A major new book by the Mail's royal writer outlines the diplomatic role undertaken by the Queen during her unprecedented years of public service.
Yesterday, he told what really happens when the royals embark on a foreign tour.
Today, in the final part of our serialisation, he traces HM's own special relationship with the U.S.
Gerald Ford dancing with Queen Elizabeth II at the ball at the White House, Washington, during the 1976 Bicentennial Celebrations of the Declaration of Independence
For her very first trip to Florida — part of her 1991 state visit to America — the Royal Yacht had sailed in to Miami to rendezvous with the Queen.
As Britannia's crew waited to greet her, they flushed through all the royal baths and heads (ship's lavatories), which was standard practice ahead of a royal arrival. Whereupon Britannia's captain suddenly had a furious official from the Miami port authority thumping on his door.
The crew had just breached strict environmental regulations and the captain was handed a $10,000 (£7,700) fine plus an order to leave port within two hours.
No matter that the Queen was due to host a state banquet on board that very evening, with two former U.S. presidents among the guests. Rules were rules. The Yacht would have to pack up and go.
It was only after the direct intervention of the White House that Britannia was allowed to remain alongside. The banquet duly took place without further incident.
The fabled 'special relationship' had worked its magic once again.
It's a phrase, however, which is heard more often on this side of the Atlantic and there are commentators in both Britain and the U.S. who regard any notion of a 'special relationship' as sentimental, subservient wishful thinking on the part of the British Establishment.
There have certainly been some strong individual pairings between No 10 and the White House, notably Churchill and Roosevelt, Thatcher and Reagan and, latterly, Blair and George W. Bush.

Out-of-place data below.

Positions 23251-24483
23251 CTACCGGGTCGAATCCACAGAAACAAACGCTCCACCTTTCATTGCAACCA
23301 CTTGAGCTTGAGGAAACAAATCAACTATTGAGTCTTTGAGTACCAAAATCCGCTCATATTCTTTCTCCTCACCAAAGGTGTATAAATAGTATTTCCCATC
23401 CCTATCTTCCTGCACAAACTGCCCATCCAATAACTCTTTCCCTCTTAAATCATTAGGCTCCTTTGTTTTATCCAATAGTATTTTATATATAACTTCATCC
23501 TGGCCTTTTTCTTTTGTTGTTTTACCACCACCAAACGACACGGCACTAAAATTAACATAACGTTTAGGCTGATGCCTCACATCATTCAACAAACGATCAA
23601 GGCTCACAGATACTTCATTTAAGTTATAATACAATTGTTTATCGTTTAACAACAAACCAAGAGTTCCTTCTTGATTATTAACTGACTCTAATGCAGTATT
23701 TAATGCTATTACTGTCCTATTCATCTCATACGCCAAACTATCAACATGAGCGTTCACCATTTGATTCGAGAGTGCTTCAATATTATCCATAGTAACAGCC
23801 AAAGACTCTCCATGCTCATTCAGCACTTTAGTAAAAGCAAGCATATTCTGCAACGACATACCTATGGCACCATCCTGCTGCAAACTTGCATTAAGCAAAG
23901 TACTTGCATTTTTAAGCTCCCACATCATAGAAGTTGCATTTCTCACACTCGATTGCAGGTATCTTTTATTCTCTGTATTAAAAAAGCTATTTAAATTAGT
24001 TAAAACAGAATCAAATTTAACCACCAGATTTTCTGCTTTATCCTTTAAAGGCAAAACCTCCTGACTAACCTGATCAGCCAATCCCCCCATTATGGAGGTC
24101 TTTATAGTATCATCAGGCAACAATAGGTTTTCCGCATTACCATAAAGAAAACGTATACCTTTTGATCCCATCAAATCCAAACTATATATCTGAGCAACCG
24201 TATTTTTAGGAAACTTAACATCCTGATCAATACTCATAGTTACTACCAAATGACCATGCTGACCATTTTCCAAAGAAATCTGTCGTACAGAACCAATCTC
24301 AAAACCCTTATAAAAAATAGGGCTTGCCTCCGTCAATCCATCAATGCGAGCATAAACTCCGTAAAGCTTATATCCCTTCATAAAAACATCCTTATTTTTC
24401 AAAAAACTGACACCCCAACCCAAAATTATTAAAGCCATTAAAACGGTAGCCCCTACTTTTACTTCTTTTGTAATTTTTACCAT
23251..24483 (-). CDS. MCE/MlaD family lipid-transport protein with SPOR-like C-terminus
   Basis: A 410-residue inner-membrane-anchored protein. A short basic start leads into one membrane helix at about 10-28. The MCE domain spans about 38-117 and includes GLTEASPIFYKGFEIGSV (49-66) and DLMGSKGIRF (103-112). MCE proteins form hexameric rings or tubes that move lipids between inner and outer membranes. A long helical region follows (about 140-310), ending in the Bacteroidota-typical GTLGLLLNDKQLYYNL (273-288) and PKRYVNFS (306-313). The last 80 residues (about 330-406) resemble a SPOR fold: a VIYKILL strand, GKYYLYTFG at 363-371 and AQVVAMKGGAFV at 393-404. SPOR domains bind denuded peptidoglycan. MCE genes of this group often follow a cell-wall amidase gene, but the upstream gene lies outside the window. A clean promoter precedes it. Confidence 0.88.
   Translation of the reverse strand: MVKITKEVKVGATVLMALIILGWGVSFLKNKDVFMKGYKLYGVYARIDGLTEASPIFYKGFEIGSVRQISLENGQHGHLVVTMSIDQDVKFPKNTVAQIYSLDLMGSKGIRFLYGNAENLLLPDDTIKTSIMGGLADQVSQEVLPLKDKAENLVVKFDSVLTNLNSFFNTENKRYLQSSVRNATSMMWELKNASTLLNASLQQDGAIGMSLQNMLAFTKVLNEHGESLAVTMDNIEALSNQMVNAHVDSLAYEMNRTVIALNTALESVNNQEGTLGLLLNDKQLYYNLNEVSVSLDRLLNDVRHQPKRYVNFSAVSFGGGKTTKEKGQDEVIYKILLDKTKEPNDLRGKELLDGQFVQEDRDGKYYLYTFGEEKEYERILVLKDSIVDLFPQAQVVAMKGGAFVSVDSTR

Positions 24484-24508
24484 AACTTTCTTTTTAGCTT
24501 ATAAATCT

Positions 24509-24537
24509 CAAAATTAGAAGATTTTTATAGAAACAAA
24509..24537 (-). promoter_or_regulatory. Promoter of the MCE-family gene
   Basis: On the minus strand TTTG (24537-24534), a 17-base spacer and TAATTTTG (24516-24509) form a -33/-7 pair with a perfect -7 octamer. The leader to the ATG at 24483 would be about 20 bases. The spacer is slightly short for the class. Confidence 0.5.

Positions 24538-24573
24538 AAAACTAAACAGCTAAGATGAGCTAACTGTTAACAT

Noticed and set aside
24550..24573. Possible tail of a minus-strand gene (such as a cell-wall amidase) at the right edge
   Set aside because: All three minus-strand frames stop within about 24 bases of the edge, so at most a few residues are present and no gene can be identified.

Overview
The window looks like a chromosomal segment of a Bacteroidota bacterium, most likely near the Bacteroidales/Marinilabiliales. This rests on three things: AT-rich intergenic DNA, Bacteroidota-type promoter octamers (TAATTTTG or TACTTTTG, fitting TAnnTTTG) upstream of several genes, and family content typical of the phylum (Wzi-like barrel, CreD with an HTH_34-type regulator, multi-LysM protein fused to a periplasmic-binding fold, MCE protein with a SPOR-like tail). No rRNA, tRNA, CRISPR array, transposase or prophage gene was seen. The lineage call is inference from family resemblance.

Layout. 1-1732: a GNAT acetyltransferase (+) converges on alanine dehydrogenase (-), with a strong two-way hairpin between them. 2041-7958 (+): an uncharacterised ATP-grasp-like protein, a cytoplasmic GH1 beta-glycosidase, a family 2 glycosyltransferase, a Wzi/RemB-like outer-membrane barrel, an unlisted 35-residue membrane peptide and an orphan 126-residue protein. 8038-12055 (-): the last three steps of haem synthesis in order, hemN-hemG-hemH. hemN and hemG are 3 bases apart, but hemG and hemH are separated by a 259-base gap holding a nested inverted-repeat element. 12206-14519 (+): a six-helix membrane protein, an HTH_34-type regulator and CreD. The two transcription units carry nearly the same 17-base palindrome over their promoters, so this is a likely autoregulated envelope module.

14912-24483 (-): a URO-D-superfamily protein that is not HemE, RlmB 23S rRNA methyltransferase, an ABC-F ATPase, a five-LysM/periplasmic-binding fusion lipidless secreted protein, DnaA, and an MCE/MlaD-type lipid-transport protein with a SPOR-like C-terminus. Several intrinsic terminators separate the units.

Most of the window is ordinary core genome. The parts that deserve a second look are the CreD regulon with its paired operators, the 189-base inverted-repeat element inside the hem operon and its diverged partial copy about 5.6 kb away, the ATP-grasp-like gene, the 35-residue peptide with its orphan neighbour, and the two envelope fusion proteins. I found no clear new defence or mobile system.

Queen Elizabeth II rides on horseback with American President Ronald Reagan in Windsor, June 1982
However, historians will note that there has been a more subtle, yet more consistent, 'special relationship' operating between the White House and Buckingham Palace throughout the reign of Elizabeth II — even during periods of deep political division.
Unlike the Queen's dealings with most countries, which have followed a well-established pattern, this is a friendship that has broken the bilateral mould. There can be few people in the U.S., let alone the rest of the world, who have lived through the administrations of 16 presidents — more than one-third of the total — and met 12 of them.
Of the handful of private foreign holidays that the Queen has enjoyed in her life (all horse-related), five have been spent in the U.S.
And in 2018, the Royal Family welcomed their first American Princess. Yet the Queen's own 'special relationship' goes back to the nursery.
It was in 1939 that her parents travelled to Canada and the U.S. to bolster support for Britain ahead of impending hostilities in Europe. The royals rather enjoyed all the informality.
The Queen wrote an excited letter to her daughters about a memorable picnic lunch: 'All our food on one plate — a little salmon, some turkey, some ham, lettuce, beans & HOT DOGS too!'
While some Americans were appalled at the idea of serving hot dogs to a king, the Royal Family would never forget it.